New Delhi: Leading personalities from India and Pakistan on Sunday demanded that the two governments must rise above "doubts and suspicions" to cooperate with each other in
providing help to the flood-affected people in Pakistan.
"At this time of crisis, the governments of the two countries must cooperate with each other in bringing help to the afflicted. They must rise above the doubts and suspicions
that have kept us apart for so long," the Balusa Group, which works for peace between India and Pakistan, said in a statement.
The statement issued by former Indian foreign secretary Salman Haider and Pakistan`s former national security advisor Mahmud Ali Durrani, maintained that this emergency could "open a new window of opportunity for a better relationship" between the two countries.
Haider is the India convenor of Balusa Group while Durrani is the Pakistan convenor.
"This is the time for Pakistan`s immediate neighbours to rise to the challenge, especially India, which is familiar with the destruction that an errant monsoon can cause. We,
therefore, applaud the Indian offer of USD 5 million to the UN-led relief efforts, which has been graciously accepted by Pakistan," the Balusa Group said.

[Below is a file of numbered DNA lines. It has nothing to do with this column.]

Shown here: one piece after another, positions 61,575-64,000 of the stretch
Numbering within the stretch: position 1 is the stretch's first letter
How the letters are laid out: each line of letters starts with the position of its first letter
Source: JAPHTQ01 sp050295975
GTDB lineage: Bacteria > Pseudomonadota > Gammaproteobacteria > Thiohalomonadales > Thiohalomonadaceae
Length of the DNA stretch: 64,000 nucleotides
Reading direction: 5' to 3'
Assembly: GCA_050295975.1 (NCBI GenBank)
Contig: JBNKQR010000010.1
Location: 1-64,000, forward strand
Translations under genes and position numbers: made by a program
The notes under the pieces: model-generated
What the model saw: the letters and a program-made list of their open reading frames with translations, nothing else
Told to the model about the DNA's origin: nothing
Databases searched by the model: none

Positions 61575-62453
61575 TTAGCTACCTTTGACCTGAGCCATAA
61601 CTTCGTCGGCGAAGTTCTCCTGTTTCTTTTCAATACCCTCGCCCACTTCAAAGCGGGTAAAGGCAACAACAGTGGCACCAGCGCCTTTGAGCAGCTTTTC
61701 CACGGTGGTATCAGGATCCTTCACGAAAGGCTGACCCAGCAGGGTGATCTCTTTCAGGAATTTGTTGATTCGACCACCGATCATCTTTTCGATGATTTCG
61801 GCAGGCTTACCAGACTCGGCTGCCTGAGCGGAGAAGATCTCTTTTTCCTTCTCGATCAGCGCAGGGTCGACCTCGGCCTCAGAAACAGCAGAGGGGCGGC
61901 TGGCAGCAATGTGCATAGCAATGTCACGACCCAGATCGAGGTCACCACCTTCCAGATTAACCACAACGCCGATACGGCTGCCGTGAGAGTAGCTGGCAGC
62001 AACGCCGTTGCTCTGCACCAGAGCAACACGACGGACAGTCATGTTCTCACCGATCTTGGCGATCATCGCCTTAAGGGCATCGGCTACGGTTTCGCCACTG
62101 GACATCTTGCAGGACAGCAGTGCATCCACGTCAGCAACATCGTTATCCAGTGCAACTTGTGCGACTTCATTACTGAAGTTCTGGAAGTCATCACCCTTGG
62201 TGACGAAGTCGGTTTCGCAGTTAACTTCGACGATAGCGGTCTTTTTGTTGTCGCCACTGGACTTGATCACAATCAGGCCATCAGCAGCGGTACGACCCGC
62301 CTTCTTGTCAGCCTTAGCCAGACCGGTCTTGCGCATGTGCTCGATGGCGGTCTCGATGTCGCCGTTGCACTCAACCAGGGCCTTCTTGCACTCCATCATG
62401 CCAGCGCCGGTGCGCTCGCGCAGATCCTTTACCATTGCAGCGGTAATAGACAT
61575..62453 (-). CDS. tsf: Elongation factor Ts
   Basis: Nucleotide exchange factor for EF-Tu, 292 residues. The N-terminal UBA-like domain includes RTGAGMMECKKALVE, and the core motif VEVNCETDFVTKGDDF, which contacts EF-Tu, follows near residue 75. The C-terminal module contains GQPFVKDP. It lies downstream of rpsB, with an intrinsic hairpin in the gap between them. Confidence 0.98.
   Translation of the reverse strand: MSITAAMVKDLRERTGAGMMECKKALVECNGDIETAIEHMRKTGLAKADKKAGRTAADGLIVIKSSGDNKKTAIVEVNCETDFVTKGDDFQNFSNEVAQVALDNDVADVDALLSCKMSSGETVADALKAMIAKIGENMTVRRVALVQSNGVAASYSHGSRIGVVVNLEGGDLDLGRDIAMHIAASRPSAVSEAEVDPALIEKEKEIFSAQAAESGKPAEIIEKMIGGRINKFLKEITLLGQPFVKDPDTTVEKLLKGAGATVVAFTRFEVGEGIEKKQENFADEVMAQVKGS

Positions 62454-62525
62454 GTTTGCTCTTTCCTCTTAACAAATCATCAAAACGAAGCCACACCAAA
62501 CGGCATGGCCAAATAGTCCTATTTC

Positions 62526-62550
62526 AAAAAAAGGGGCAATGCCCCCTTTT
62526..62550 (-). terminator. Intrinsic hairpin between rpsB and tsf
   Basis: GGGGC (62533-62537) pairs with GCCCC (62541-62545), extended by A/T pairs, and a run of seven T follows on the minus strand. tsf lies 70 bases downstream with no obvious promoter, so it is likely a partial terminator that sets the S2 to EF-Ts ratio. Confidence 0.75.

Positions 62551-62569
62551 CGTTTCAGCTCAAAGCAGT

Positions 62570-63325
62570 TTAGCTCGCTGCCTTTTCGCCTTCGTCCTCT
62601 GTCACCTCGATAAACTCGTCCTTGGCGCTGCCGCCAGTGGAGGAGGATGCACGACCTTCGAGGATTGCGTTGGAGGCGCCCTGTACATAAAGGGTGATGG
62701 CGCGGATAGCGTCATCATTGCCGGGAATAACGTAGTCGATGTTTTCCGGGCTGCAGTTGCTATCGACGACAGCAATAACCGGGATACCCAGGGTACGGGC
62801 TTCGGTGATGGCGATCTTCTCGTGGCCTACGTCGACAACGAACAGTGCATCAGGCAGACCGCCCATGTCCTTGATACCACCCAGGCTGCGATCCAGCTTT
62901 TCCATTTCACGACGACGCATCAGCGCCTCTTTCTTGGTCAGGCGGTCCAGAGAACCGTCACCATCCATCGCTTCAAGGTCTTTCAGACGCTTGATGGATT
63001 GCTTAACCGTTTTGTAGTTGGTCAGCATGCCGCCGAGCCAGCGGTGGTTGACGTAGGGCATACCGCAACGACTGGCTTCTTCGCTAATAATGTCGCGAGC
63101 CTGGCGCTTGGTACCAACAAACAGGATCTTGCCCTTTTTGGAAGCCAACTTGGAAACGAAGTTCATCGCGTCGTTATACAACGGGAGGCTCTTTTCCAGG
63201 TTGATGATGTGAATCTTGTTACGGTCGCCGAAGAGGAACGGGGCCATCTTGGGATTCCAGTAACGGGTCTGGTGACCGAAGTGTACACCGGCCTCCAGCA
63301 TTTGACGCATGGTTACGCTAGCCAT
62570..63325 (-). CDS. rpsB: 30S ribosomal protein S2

The Group also expressed the hope that this will be regarded as a beginning and would be followed by "substantial enhancement of this amount" and supply of medicines and other
relief material from across the border.
It stated that the UN has taken the lead in activating a global response and has appealed to governments, humanitarian organisations and individuals to respond to the crisis caused by the floods in Pakistan.
"The devastating floods in Pakistan demand a massive and urgent response from the international community. Pakistan faces a crushing humanitarian emergency of unprecedented dimensions," the Group said.
Efforts by the Pakistan government and private agencies would have to be supplemented by worldwide action, it said.
"Concerted international effort is imperative to bring aid and succour to the tens of millions who face terrible challenges of survival and rebuilding," the Group said.